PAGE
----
Python for air traffic control?
cribeiro at mail.inet.com.br
Tue Jul 3 05:50:04 CEST 2001
William, please don't take me wrong. I would like to make some comments
about the air traffic discussion. Let's not make this in a full blown flame
At 21:33 02/07/01 -0400, William Park wrote:
>Judging by his thin skin, I don't think it was a serious post.
I would not say this; I actually think it was the opposite. Air traffic
control is a *very* hard problem, and Russ's question was not related to
the actual algorithms for traffic control. Insted I think that he was
asking about the feasibility of using Python to develop a system that is:
- Real time. You can't stand to lose a single event.
- Non stop: 24 hours per day, 7 days a week, 365 1/4 days per year.
- Mission critical: people's live depend on it.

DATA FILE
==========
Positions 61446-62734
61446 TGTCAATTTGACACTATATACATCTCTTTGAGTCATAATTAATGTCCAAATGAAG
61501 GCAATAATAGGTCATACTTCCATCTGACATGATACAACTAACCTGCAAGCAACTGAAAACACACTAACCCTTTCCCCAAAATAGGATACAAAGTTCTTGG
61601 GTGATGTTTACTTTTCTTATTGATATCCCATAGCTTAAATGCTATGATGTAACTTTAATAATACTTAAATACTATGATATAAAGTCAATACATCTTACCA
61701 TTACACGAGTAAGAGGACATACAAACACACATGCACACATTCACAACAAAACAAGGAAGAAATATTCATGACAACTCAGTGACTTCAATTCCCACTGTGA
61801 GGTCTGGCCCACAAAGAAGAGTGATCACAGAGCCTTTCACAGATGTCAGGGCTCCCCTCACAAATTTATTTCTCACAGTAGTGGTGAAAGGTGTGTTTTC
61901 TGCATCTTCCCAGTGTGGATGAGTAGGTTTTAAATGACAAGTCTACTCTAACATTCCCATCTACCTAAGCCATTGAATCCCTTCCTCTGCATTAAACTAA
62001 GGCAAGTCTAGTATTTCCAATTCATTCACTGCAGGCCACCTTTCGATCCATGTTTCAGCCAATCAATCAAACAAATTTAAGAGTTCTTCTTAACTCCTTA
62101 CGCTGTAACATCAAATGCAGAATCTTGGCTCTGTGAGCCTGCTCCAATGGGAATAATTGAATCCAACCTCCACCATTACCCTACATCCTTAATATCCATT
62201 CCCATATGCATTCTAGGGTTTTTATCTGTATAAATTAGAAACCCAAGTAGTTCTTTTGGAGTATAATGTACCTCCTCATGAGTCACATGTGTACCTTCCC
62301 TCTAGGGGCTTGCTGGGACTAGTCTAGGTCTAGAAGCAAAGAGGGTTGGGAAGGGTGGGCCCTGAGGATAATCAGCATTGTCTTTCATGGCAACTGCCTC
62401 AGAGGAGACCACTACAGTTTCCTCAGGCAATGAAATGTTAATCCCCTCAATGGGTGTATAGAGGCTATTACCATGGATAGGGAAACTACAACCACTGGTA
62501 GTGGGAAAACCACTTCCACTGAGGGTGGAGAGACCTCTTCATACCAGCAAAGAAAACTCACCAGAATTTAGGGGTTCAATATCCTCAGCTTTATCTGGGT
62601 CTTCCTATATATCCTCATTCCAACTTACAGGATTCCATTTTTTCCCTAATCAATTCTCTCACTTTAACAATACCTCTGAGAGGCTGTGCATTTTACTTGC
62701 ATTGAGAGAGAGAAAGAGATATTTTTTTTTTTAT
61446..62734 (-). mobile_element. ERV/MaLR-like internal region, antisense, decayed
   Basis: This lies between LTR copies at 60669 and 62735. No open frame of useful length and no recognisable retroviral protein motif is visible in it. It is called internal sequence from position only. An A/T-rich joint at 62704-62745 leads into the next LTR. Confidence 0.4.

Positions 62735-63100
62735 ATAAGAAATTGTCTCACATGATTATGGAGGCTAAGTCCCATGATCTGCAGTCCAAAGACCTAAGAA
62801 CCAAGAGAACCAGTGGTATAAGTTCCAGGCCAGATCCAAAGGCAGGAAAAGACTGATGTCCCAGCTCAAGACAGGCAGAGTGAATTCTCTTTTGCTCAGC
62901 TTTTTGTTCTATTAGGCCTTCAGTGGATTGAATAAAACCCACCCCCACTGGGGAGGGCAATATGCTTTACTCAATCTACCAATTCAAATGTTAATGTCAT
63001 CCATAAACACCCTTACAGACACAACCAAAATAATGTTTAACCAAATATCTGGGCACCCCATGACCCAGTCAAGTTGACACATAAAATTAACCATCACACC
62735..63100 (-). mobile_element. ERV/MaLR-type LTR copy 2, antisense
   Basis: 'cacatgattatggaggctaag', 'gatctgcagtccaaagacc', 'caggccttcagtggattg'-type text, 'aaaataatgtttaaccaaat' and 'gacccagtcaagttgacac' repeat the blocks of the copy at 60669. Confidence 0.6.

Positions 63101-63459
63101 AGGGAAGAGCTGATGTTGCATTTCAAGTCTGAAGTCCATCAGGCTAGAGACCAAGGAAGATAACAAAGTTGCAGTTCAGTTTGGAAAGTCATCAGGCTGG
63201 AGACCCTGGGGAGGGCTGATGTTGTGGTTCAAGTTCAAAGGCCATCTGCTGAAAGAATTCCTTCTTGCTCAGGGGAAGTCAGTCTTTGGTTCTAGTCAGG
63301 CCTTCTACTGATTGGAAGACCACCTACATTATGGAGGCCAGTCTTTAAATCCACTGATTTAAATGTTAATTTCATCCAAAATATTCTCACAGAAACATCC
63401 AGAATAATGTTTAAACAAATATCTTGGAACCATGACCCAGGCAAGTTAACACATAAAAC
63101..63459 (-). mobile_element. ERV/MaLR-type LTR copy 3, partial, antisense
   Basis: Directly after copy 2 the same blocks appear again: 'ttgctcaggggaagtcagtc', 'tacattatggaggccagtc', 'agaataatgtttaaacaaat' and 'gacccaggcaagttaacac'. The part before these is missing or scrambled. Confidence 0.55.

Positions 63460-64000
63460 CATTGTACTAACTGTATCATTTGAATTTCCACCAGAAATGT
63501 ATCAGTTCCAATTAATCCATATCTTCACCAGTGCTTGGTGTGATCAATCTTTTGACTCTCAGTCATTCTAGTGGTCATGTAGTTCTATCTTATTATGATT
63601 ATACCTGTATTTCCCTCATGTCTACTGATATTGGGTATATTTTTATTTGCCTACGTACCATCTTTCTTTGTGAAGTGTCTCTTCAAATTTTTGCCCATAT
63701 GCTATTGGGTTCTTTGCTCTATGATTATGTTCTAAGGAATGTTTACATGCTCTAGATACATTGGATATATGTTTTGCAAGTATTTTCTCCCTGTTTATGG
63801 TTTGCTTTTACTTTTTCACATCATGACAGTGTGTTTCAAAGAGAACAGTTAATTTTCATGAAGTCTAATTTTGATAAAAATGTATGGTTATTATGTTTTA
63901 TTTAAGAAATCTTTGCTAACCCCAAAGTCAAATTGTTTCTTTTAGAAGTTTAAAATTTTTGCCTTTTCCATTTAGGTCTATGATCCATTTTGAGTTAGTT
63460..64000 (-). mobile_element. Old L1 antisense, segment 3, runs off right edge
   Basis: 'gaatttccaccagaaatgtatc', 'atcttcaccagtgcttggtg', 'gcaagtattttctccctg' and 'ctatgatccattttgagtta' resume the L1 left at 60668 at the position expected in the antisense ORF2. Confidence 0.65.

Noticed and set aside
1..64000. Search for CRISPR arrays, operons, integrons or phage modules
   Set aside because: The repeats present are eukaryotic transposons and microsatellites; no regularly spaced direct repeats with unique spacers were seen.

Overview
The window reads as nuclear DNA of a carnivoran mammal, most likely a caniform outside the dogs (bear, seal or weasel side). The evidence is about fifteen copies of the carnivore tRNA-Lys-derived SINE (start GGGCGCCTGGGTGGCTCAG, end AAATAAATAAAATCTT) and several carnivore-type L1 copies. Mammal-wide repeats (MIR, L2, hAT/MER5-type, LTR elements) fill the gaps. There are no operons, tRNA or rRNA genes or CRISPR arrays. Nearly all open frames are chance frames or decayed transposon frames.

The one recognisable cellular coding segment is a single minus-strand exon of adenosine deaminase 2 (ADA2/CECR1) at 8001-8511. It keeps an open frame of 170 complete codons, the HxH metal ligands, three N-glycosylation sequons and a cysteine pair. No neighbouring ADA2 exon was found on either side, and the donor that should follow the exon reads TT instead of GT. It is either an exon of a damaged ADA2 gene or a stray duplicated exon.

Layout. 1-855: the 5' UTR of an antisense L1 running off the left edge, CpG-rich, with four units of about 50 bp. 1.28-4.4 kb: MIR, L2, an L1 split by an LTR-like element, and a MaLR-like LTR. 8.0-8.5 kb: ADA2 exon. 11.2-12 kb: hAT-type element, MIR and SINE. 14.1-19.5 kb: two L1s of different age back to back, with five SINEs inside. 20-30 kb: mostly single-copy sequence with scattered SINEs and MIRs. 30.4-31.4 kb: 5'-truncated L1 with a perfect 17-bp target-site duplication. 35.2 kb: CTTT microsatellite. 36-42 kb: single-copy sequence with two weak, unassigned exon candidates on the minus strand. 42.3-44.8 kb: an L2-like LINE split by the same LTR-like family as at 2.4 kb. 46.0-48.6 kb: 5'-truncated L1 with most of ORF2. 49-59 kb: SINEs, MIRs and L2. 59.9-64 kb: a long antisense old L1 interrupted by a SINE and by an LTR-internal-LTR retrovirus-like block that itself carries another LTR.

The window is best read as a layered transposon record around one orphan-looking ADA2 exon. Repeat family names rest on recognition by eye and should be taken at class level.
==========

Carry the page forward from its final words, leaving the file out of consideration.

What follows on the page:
Considering this, your reply must have sounded as a troll to him. I'm not
an specialist on this, but I can tell you that the problem in air traffic
control is *not* how to map airplane positions using radar input; is how to
calculate paths and coordinate communications with dozens, or even
hundreds, of airplanes, while following *very* strict safety rules that
tell how to solve conflicts that arise all the time. You have to manage the
queues for takeoff and landing, keeping everything in sync to make the most
of precious time.
As for the flight path planning, please note that airplanes can't travel in
any place in space. You can't see it but there are several "lanes" in air
space, defined by the authorities. The use of the radio frequencies must
also be managed by the tower to make sure that there are not any undesired
interference between different airplanes. The system must also balance a
high degree of automation and the need for human decision. This is not the
place for dumb decisions.
In short, it is *hard* stuff, and it pushes our ability to develop high
quality systems. That's the kind of stuff that design-by-contract is
supposed to be used for.
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